Irving was sanguine about age, and would call us—we’re both in our 70s—“you kids” when we saw him socially. Over the past couple of years, we had many conversations about the state of the art world in which he argued that the end of “polemics”—heated arguments over the quality and worth of art that had marked the era of Abstract Expressionism—was flattening art. Even so, he maintained to the end a radical openness to new art—a principled aesthetic based on being democratic and outward-looking, rather than elitist and exclusionary.
Irving never lost his faith that it’s in the nature of art to harbor the new and the fresh. The hard part is figuring out what that is. After Irving passed away, someone we know in the social sciences who knew we were friends with Irving sent a note saying that his wife recalled taking a course in the 1970s at SUNY Purchase, taught by what, to her 18-year-old mind, was a chain-smoking genius. “He changed the way I saw art, and he changed my life.” We were already decades into being artists when we met Irving, so his effect on us wasn’t quite as radical. But, in a deep and quiet way, it profoundly enhanced the way we saw art, renewed our faith in it, and made our lives all the better for it.
As Americans, we are often very dismissive of the traditions that preceded us, but we are also subject to myths regarding the past. For artists of my generation, growing up in the late 1960s, Irving Sandler was a vital link to the era of the Abstract Expressionists, the Club, the Cedar Tavern, and the Tenth Street scene. It was the work of that generation of American artists that inspired many of us to be painters, and Irving knew those artists and contextualized them in a very real and direct way. Unlike the rough and tumble of much of that generation and the one that followed it, however, Irving was driven less by an ideological position and more by his own curiosity and the conversations that exposed possibilities and attitudes of individual artists.
That is the reason he was not fixed in positions that defined only one era. Irving was no pushover, but he was open to ideas that were at times antithetical to the zeitgeist of the times in which he made his original mark. As his accomplishments testify, Irving went on to make great contributions to the art world of my generation and beyond, including establishing Artists Space with Trudie Grace, writing countless reviews of contemporary shows, and participating in formal and informal discussions of the state of the art world that continued right up through the first half of this year. I was privileged to know him and will miss him terribly. My heart goes out to Lucy Freeman Sandler, another formidable intellect focused on the visual arts, who must now soldier on without him.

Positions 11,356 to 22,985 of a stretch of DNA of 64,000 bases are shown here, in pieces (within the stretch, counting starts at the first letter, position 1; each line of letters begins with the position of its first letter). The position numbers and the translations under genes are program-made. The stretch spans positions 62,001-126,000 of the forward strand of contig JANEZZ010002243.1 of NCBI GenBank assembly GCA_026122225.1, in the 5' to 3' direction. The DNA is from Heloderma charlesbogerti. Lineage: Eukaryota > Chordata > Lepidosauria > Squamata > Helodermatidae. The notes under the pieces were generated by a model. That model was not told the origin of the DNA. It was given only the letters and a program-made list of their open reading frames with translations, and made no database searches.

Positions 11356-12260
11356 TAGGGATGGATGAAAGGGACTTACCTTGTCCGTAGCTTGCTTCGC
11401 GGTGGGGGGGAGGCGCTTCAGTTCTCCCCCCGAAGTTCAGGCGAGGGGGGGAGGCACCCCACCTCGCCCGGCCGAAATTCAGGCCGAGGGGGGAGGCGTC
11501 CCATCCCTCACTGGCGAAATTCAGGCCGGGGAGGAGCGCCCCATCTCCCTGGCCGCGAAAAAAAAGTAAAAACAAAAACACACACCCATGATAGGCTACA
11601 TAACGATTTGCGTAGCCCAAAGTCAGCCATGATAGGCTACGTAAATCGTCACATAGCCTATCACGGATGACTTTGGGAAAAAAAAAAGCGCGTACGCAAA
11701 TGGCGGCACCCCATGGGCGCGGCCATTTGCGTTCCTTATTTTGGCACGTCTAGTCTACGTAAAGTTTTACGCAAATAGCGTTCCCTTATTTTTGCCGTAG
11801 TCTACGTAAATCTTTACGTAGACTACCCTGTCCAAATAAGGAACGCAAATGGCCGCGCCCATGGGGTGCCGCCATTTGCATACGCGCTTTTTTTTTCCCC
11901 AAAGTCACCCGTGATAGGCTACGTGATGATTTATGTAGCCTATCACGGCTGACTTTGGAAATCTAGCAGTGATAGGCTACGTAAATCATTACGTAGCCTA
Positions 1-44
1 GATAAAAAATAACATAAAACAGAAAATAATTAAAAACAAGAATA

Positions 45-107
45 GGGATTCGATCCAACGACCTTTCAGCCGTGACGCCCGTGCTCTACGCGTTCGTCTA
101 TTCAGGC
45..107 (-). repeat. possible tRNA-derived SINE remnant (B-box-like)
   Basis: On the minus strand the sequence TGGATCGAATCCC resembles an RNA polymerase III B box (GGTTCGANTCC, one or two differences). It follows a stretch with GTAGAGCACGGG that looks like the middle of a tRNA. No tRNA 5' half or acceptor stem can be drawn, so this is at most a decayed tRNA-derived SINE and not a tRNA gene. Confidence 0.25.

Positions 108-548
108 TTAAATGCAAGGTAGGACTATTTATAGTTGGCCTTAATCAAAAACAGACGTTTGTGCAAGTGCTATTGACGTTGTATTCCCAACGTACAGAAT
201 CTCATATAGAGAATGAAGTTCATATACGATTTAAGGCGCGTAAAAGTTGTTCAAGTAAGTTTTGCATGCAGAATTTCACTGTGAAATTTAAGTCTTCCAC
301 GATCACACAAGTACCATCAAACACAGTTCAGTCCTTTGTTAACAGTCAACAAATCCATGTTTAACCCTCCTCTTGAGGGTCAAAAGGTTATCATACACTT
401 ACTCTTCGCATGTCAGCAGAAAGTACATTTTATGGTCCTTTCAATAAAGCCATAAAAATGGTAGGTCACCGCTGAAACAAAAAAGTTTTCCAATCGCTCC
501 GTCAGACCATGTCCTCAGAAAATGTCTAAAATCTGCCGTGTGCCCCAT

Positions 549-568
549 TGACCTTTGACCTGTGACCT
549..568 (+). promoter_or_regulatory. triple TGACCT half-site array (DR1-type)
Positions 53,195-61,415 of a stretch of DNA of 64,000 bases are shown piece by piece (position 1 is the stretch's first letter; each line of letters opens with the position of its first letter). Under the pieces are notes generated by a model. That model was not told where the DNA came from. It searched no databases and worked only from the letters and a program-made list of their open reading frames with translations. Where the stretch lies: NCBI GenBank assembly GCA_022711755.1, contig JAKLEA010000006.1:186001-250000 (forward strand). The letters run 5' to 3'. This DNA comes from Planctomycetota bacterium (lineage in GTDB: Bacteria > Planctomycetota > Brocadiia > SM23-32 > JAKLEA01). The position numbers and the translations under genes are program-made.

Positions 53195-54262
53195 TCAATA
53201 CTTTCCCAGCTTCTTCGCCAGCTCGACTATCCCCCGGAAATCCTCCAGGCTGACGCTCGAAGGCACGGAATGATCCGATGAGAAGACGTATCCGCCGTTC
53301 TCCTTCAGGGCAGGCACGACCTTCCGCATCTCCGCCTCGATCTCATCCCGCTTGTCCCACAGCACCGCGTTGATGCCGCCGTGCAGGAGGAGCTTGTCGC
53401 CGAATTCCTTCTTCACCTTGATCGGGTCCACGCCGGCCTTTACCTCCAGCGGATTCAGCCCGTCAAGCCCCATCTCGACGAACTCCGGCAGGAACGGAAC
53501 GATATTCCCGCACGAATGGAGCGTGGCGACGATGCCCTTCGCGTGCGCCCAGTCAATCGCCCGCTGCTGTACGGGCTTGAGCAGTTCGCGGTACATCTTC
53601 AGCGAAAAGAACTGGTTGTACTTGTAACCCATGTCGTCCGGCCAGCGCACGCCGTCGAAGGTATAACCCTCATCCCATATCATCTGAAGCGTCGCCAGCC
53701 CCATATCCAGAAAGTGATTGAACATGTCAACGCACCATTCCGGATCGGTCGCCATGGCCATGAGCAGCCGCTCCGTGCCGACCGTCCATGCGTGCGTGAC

Cofounder and Artistic Director, the Brooklyn Rail
Irving was one of the early supporters of the Brooklyn Rail. We met as early as 2003, 2004. Those were the days when I used to be very proactive in organizing panel discussions about art. We organized, for instance, a big panel discussion about Philip Guston’s work at Pierogi gallery [in New York]—Irving and [his wife] Lucy came out. He was amazing. We all know he’s a legend, so his presence was very important. He asked very thoughtful questions, and he encouraged all of us to do the same. There was a social ease to Irving, the way that he would talk to people. And, of course, I joined the boards of AICA-USA and the Sharpe-Walentas Studio Program [Sandler was involved in both organizations]. Irving and I were social activists, in a way.
Irving had an epiphany when he saw Franz Kline’s painting Chief, from 1952. That, to me, is a very profound thing. James Joyce spoke a great deal about everyday epiphany, which all of us is capable of perceiving if we pay attention. Irving paid attention—he had no business confronting Chief. But there he was, right in front of it, feeling the power of the painting. It’s the everyday epiphany that Joyce described, and Irving allowed it to change his life. Don’t you think that’s remarkable? . . . Irving was able to be really open, to remain super fresh and really alert. That’s what I learned from Irving—what he called “on-the-spot history,” which means being there, observing, absorbing, processing, looking, seeing, and, above all, asking what, why, and when the object was made, and under what conditions.